It goes on to say, "in the world of quantum physics, if you did the same with a particle there's a chance that it will suddenly appear on the other side." What they are saying here is that this tunnelling process only happens at a quantum level in a quantum world.
The fact the word "quantum" in quantum physics sound similar to the word "quantity" isn't a coincidence. Quantum physics is the study of the smallest possible quantity of something, not the visible world around us, but the beyond-microscopic particles that make it up.
So when physicists talk about things tunnelling through barriers, they mean the tiniest of particles passing through tiny barriers.
Although the objects around us in the macroscopic world that are said to pass through things in poltergeist cases are fundamentally made of these same 'smallest possible quantity' particles, as a whole the objects are outside the realms of quantum physics because they are more than just those constituent parts.
If you understand how the mechanism behind quantum tunnelling works, you can easily grasp why it works for a tiny particle, but not for a ball bouncing off a wall.
It all comes down to the fact that the subatomic particles that make up the world around us, and even our bodies, can also behave like waves as well as particles. The concept of waveforms should be familiar to any paranormal investigator who has analysed EVPs, as sound can also be described as travelling in waves with similar properties.
Whether something in the quantum world behaves as a particle or a wave depends on its state, whether it's interacting with something or being observed.
In the case of quantum tunnelling the particle is behaving like a wave. When the wave encounters an obstacle with a thickness of less than three nanometers - less than 1% of the width of a human hair - the wavefunction can propagate through that potential barrier.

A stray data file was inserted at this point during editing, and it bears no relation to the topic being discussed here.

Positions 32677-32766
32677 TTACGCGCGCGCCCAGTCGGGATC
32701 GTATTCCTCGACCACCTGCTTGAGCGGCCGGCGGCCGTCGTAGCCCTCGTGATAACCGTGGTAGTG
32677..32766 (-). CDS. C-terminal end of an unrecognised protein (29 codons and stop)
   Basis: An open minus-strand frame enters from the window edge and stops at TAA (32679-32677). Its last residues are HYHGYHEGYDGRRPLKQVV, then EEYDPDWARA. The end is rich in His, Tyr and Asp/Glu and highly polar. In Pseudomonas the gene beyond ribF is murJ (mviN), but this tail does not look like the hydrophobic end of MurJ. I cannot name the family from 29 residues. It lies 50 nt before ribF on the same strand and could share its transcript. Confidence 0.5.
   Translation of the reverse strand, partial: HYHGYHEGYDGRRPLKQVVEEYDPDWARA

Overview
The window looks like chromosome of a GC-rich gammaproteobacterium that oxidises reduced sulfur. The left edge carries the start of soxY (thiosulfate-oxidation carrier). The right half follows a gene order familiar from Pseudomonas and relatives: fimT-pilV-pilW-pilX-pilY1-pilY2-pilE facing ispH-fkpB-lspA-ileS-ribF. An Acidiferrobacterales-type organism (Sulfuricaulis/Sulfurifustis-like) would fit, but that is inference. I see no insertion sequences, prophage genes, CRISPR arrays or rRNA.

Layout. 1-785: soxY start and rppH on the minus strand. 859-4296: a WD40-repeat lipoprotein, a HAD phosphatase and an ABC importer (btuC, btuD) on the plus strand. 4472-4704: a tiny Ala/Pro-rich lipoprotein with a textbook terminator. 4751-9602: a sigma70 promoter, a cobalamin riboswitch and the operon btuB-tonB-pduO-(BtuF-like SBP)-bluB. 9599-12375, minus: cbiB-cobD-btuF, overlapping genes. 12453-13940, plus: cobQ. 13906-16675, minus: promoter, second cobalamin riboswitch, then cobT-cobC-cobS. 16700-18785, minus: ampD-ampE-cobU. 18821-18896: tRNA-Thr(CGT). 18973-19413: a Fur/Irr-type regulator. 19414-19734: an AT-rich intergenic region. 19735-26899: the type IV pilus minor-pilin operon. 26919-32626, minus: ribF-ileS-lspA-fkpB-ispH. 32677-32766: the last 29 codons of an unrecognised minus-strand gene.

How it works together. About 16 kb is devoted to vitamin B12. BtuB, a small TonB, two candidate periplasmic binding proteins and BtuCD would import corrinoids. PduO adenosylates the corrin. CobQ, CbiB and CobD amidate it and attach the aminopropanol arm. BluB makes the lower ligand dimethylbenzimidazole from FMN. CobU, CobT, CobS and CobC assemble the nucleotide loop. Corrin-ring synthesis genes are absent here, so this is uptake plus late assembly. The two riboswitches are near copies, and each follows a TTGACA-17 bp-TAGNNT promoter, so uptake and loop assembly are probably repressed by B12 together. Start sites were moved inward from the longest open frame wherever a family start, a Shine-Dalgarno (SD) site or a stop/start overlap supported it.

Quantum tunnelling only applies to particles like photons and electrons that exist at a quantum level. A ball, a coin or any other solid object we see around us does not ever, under any circumstances, behave like a wave. Therefore its wavefunction cannot propagate through a barrier of any kind.
The above is true of the type of objects that ghost hunters are talking about. Coins, balls and rocks thrown by ghosts don't display quantum mechanical behaviour. The individual particles within these objects do have a chance of tunnelling, but since there are around 43 quintillion atoms in something as small as a grain of sand, it's essentially impossible for every particle to unanimously tunnel together in the same direction.
Even if it were possible, no explanation of how a poltergeist could cause this quantum phenomenon to occur, let alone control it, has ever been put forward by proponents of the poltergeist-tunnelling theory. In fact, even a scientifically valid description of the nature a poltergeist eludes us.
However, under some very specific conditions, macroscopic quantum phenomena does occur. The best two examples of this are superfluidity that only occurs in isotopes of helium, and superconductivity, which occurs in certain metals when they are cooled to temperatures below -200 °C.